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Extreme weather, citizen backlash jeopardize California's climate plans


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Extreme weather, citizen backlash jeopardize California's climate plans

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Standing on the bottom of a dried-out lake, California Gov. Gavin Newsom declared the state's first drought emergency in Sonoma and Mendocino counties in April. Since then, 50 of the state's 58 counties have been added to the drought list.
Source: Governor Newsom's Office

California has what most states do not: a legislature, governor and state agencies all working in tandem to make deep greenhouse reduction cuts and reach carbon neutrality, perhaps as early as 2035.

California has investors willing to put their money into the massive build-out of renewables and procurement projects lining up — plus, according to its bullish Democratic Governor Gavin Newsom, a healthy $76 billion budget surplus for fiscal year 2021-22.

Against the backdrop of the latest and most dire climate report from the world's leading scientists, the Golden State seems to be well-positioned to lead the nation’s decarbonization effort. Yet, the challenges facing the state show how difficult, while perhaps not insurmountable, this task will be.

Climate change itself is jeopardizing California's ability to meet its own emission reduction targets, just as growing local opposition to large-scale renewable energy projects is slowing the state's transition to a clean economy.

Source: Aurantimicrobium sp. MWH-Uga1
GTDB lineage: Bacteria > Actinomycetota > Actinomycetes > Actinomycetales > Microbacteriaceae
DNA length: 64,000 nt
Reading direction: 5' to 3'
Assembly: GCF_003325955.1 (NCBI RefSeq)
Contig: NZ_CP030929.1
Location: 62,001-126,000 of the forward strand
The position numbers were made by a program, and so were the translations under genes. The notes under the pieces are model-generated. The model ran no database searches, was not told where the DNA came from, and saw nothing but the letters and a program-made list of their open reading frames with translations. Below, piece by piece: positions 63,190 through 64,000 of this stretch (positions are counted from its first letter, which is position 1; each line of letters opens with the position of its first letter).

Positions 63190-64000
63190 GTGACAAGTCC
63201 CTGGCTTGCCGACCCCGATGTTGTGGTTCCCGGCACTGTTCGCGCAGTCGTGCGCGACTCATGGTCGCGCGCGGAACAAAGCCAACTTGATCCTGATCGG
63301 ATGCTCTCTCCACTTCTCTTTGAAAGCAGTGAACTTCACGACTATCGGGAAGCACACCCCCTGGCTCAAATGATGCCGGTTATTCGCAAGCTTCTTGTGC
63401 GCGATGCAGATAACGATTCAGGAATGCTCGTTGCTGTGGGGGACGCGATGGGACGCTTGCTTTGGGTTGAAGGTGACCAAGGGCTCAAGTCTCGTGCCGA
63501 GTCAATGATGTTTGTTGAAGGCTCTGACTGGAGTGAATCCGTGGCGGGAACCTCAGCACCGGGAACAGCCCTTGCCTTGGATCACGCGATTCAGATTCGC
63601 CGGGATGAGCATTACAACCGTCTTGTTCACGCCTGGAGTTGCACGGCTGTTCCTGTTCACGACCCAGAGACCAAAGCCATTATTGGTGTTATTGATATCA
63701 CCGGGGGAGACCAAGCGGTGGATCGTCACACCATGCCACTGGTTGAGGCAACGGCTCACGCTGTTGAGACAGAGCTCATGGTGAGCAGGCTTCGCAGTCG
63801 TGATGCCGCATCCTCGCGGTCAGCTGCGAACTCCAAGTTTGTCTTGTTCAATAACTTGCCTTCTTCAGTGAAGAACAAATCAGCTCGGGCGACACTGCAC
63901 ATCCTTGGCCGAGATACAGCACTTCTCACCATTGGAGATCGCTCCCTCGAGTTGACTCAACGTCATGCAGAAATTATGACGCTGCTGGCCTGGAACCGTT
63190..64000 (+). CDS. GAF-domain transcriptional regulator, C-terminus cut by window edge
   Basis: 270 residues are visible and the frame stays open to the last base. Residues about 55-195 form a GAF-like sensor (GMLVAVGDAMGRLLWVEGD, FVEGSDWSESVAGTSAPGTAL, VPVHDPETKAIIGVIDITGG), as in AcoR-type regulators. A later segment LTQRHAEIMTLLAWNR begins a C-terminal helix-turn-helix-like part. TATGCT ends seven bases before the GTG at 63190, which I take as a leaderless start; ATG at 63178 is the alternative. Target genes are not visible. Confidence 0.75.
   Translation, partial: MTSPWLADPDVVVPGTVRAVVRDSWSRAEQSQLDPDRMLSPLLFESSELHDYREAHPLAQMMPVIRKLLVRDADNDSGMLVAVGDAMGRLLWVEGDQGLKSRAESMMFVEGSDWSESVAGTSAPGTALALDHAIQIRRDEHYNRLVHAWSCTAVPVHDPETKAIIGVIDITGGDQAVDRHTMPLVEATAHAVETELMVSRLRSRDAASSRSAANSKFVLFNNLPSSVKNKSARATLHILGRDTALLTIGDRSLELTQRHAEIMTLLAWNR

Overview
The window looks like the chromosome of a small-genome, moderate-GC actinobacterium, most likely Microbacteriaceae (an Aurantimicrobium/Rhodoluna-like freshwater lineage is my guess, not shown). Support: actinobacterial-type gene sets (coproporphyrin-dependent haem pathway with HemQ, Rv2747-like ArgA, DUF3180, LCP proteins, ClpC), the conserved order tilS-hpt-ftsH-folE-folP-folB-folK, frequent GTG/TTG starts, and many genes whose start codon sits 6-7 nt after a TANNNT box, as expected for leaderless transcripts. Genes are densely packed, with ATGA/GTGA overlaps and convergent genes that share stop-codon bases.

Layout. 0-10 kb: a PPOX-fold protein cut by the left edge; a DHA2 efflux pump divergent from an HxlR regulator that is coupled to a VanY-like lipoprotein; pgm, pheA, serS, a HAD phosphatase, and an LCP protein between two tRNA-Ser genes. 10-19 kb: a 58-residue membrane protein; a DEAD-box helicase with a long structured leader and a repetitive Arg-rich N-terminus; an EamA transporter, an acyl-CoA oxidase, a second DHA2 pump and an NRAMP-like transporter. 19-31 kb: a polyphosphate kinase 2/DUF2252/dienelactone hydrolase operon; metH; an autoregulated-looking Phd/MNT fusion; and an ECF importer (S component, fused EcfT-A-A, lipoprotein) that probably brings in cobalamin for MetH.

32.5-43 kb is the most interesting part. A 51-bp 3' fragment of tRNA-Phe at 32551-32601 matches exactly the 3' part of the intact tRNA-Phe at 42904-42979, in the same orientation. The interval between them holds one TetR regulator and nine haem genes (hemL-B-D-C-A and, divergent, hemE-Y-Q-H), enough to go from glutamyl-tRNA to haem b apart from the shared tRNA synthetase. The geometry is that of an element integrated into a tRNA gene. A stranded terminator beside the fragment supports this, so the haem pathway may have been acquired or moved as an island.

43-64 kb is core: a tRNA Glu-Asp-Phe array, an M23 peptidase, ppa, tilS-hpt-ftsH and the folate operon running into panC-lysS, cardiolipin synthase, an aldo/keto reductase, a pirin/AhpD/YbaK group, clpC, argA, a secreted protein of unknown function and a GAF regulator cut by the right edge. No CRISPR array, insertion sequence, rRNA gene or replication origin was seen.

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California's latest greenhouse gas inventory shows that in 2019 the state continued to reduce emissions well ahead of its mandated interim 2020 target. State officials expect an ever-deeper drop in emissions during 2020 as the pandemic took a bite out of transportation emissions, even as historic wildfires sent nearly 107 million metric tons of carbon into the atmosphere.

Less clean hydroelectricity, more natural gas and diesel

But intensifying forest fires are only one of the state's mounting challenges.

In August, worsening drought tied to climate change forced California's second-largest hydroelectric facility to shut down for the first time ever. California's Department of Water Resources announced Aug. 5 that the Hyatt hydroelectric facility no longer had enough water to operate.

The facility, consisting of the Edward C Hyatt and Edward C Hyatt PS pumped storage units, has operated since the late 1960s. The agency puts the facility's overall generating capacity at 750 MW.

The water at Oroville Dam above the plant stood at a record-low 641 feet that day and has since dropped by another 3 feet, state water data shows. Fifty of California's 58 counties, also home to 40% of California's population, are under a drought emergency.

"This is just one of many unprecedented impacts we are experiencing in California as a result of our climate-induced drought," Karla Nemeth, the Department of Water Resources director, said in a statement. "California and much of the western part of the United States are experiencing the impacts of accelerated climate change, including record-low reservoir levels due to dramatically reduced runoff this spring."

State forecasts indicate that Lake Oroville will not reach sufficient water levels until next winter at the earliest, which means the hydro plant will sit idle for months.

Although hydroelectricity accounted for less than 14% of California's power mix in 2020, the loss of any clean power is a conundrum for a state that is seeking to rapidly decarbonize its electric grid while meeting essential energy needs.